The positive power of pets

A white fluffy dog looking into the camera

The positive power of pets

Pet owners don’t need much prodding to tell you just how wonderful, intelligent, and adorable their pets are. In addition to being cute and fuzzy, pets are good for your health. Just take a look at Welia Health’s staff’s pets!

According to the Centers for Disease Control and Prevention, some of the tangible health benefits of owning a pet include:

  • Decreased blood pressure
  • Decreased cholesterol levels
  • Decreased triglyceride levels
  • Decreased feelings of loneliness
  • Increased opportunities for exercise and outdoor activities
  • Increased opportunities to be social

Looking to lift your mood? Spend a few minutes with a puppy or kitten, and you’re likely to feel calmer, more peaceful and definately happier. After just a few minutes, the body’s stress hormone, called cortisol, lowers, while at the same time serotonin and dopamine, the body’s feel-good chemicals, increase.

A special health report from Harvard Medical School, Get Healthy, Get a Dog, suggests that dog owners have lower blood pressure, healthier cholesterol levels, and are at lower risk of heart disease than non-owners. One study suggests dog owners live longer, healthier lives, perhaps because taking care of a dog nudges people to get more physical activity. Other explanations relate to the immune-boosting effects on the owner’s microbiome — in some cases, growing up with a dog in the house can decrease allergies and asthma in children and those benefits can carry over into adulthood.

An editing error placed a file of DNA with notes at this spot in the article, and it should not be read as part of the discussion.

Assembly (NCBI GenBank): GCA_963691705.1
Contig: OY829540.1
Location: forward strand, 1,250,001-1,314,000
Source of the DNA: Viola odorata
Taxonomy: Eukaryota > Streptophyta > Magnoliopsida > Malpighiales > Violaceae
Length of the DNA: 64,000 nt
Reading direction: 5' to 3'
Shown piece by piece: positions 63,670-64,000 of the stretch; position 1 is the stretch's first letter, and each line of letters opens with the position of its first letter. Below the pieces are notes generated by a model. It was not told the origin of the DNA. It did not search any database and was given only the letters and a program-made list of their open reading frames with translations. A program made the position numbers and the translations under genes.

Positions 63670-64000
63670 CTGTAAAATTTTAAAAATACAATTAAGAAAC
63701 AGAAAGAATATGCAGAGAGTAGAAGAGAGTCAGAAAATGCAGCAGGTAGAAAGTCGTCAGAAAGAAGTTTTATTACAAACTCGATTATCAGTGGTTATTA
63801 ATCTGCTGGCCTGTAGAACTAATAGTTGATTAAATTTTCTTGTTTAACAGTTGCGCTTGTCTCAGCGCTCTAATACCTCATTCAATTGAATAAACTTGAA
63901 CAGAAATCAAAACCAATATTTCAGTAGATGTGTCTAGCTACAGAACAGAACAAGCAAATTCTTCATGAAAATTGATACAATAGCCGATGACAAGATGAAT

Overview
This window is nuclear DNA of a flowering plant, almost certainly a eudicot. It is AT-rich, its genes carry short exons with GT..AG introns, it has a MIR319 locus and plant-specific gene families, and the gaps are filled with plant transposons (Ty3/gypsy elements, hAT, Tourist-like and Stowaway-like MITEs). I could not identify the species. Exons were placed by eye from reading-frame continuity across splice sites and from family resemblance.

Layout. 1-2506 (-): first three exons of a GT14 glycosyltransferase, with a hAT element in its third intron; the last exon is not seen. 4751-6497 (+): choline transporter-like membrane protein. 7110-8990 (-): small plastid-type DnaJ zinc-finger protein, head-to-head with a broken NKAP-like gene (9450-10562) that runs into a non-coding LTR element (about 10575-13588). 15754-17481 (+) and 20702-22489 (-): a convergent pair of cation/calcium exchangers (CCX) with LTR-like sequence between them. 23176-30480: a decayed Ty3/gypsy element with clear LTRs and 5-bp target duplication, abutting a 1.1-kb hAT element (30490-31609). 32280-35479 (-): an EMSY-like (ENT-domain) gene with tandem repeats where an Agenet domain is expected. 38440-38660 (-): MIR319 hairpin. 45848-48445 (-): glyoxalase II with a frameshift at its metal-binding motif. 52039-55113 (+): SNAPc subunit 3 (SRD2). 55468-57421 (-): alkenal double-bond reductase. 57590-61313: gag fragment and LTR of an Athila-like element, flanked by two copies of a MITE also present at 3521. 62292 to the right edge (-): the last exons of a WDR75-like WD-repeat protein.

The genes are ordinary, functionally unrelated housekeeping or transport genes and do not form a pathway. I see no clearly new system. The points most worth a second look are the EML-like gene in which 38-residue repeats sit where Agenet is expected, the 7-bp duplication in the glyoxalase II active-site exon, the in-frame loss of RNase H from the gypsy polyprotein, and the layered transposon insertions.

Cat lovers, this applies to you too. Researchers right here at the University of Minnesota have found a strong correlation between owning a cat and reduced stress levels. And, cat owners have been shown to have an overall 30% lower risk of dying from a heart attack or stroke compared to those who did not own a cat.

It’s not just dogs and cats that do a body good. Have you ever been mesmerized watching fish swim in an aquarium? If so, you know firsthand the benefits of reduced anxiety and physiological stress provided by our finned friends. Those dentist offices have known this all along. The calming effects are so substantial that aquariums have been shown to be beneficial for Alheimer’s patients. Researchers at Purdue University have found that displaying tanks of brightly colored fish may curtail disruptive behaviors and improve eating habits of people with the disease of Alzheimer’s disease and dementia.

Pets of all sorts have been shown to improve our psychological health. The American Psychological Association concludes that pets are good for our mental health. Their studies show pet owners had greater self-esteem, were more physically fit, tended to be less lonely, were more conscientious, were more extraverted, tended to be less fearful and tended to be less preoccupied than non-owners.

With all these benefits, it’s no wonder that so many of us gladly welcome some sort of critter into our homes as pets. In fact, sixty-seven percent of U.S. households, or about 85 million families, own a pet. Whether it’s a dog, cat, rabbit, pig, fish, horse, donkey or ferret — here’s to your health!